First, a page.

Sincerity is highly appreciated by candidates and will definitely make a mark.
Your candidates are the people most affected by your hiring communication, so their opinions are your best feedback.
Ask how the experience was and where you could improve. You can even do with an anonymous survey.
You can refine your recruitment communication strategy with this knowledge, and most candidates will respect your willingness to improve your recruitment process.
Personalizing communication with prospective employees leaves a strong impression.
Writing out messages to candidates can make your company feel human, although this isn’t always possible. Automated messages can be helpful or outright essential in some cases:
“No” responses for the first round of applications
Connection messages on LinkedIn
However, a “no” after an interview should be personalized to show respect for the candidate and their time.
Try to personalize communication where possible but don’t feel the need to write out each and every email.
Another good example of personalized communication is to address candidates by their names in all communications and reference specific details from their resumes or interviews to show that you value their unique qualifications and experiences.
Use communications channels that are most convenient for candidates. For example, if a candidate prefers to communicate via email, you should send them email updates. If they prefer to communicate via phone, you can call or send them a text message.
Treat candidates with courtesy and professionalism at all times. This means being polite and respectful, even if you are not interested in their candidacy.
For example, after making a job offer, promptly follow up with candidates to address any questions or concerns they may have about the offer package or benefits.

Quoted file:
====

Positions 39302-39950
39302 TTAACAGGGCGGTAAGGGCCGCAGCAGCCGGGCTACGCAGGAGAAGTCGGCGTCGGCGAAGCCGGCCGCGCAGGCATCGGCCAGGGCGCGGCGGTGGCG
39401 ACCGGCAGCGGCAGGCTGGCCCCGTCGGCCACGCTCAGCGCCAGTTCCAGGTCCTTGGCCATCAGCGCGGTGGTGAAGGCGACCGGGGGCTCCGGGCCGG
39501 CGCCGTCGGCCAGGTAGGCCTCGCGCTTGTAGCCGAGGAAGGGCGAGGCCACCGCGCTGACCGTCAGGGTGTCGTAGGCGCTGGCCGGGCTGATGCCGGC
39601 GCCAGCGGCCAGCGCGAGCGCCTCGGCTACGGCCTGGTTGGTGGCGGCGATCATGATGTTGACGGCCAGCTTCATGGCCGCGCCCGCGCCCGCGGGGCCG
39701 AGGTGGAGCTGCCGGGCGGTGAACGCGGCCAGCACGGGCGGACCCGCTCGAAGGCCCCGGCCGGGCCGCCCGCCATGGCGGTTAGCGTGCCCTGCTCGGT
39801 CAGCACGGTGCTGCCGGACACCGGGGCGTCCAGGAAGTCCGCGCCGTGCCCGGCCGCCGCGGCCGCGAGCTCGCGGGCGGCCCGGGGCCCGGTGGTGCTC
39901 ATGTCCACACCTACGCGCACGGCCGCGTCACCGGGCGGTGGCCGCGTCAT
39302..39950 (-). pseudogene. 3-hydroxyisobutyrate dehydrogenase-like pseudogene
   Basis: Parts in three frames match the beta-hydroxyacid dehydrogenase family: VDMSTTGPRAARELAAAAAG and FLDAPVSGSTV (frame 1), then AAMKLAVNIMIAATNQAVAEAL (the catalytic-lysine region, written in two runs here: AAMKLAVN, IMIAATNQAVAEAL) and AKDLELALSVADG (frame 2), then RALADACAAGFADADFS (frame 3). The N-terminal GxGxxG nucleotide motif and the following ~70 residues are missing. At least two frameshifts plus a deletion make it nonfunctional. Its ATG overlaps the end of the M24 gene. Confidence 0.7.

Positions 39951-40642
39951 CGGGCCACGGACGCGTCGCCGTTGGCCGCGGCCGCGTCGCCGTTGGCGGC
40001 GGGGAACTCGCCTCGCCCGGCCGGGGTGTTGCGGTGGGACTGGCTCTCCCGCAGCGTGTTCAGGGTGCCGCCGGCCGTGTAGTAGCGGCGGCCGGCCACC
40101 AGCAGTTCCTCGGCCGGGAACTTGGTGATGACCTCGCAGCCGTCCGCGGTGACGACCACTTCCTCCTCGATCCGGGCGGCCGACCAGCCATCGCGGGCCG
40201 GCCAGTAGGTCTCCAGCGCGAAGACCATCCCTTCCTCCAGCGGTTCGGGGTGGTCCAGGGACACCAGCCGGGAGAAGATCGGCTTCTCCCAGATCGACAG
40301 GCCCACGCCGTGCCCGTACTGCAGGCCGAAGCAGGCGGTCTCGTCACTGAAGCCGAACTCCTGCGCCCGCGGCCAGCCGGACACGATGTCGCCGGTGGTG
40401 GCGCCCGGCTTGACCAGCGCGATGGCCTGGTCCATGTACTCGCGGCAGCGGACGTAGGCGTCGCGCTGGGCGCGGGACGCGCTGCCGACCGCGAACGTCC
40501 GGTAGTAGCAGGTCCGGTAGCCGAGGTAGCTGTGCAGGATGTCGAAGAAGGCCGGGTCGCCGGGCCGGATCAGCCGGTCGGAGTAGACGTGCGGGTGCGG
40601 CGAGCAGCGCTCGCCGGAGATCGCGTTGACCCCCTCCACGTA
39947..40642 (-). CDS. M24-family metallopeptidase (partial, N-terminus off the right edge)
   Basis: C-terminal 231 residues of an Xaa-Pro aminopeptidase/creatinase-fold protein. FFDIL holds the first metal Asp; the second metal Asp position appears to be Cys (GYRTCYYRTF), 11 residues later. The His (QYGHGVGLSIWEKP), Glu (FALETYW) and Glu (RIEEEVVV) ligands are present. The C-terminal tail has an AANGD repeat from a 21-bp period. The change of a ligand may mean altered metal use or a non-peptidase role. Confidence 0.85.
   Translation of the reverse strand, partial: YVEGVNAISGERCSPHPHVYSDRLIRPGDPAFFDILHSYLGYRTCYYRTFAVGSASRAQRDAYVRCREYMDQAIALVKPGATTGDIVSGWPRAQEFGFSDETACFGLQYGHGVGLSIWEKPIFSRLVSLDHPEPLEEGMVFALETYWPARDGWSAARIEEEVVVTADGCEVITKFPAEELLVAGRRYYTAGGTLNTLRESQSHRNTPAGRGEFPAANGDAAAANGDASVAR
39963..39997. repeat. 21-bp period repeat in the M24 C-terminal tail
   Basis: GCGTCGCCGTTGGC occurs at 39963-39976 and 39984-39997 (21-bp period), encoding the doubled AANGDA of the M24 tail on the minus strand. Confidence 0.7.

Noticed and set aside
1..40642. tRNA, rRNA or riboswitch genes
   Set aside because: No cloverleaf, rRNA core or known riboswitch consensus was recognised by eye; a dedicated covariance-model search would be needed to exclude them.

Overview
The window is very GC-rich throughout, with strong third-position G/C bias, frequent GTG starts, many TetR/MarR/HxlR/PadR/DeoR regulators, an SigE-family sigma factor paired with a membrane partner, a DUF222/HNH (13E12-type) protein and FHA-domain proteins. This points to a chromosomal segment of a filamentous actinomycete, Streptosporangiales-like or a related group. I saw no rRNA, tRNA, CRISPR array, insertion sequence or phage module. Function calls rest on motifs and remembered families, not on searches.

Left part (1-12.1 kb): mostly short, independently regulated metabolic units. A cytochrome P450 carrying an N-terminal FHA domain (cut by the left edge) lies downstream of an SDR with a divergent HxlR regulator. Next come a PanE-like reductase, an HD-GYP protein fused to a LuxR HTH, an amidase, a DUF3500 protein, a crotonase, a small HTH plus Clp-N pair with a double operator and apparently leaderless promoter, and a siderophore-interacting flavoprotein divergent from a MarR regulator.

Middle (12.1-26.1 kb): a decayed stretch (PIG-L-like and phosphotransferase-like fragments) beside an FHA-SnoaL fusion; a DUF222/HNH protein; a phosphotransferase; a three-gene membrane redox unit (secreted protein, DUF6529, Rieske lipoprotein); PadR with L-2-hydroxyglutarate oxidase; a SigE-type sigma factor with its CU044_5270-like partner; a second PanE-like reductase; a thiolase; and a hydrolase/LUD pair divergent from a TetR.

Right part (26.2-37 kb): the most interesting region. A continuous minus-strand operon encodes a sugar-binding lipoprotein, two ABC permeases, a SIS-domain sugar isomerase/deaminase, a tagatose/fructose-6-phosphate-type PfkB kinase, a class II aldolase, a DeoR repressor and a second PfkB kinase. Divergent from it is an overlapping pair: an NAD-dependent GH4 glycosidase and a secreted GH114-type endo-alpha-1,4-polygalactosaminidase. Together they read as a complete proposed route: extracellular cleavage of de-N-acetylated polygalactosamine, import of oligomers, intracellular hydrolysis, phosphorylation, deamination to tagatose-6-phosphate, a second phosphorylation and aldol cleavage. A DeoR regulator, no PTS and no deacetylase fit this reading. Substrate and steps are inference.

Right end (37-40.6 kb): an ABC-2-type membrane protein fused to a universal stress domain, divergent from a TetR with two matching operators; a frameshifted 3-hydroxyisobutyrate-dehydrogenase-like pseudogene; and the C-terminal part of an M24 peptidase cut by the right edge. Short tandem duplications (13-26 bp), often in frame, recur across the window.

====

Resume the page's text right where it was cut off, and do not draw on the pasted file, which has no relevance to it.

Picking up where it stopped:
Here are some additional tips for improving candidate communication:
Use applicant tracking system (ATS) to streamline the process and keep track of candidates' status. Learn how to choose the right ATS.
Leverage automation and use automated email responses to send out quick updates.
Set up a dedicated call center or chat system for candidates to reach out with questions.
Provide feedback to candidates, even if they are not selected for the job.
Celebrate the successes of your new hires and share them with other candidates.
Understanding how to communicate with your candidates will improve your hiring strategy and your overall standing in your industry. Candidates will have a better experience, which will influence their final decision and enhance their opinion of your company.
Each touchpoint is important. However, the following are the most essential touchpoints you should not miss:
Interview status update
For more ways to improve your hiring process, read our articles on:
With TestGorilla, you’ll find the recruitment process to be simpler, faster, and much more effective. Get started for free today for bias-free hiring.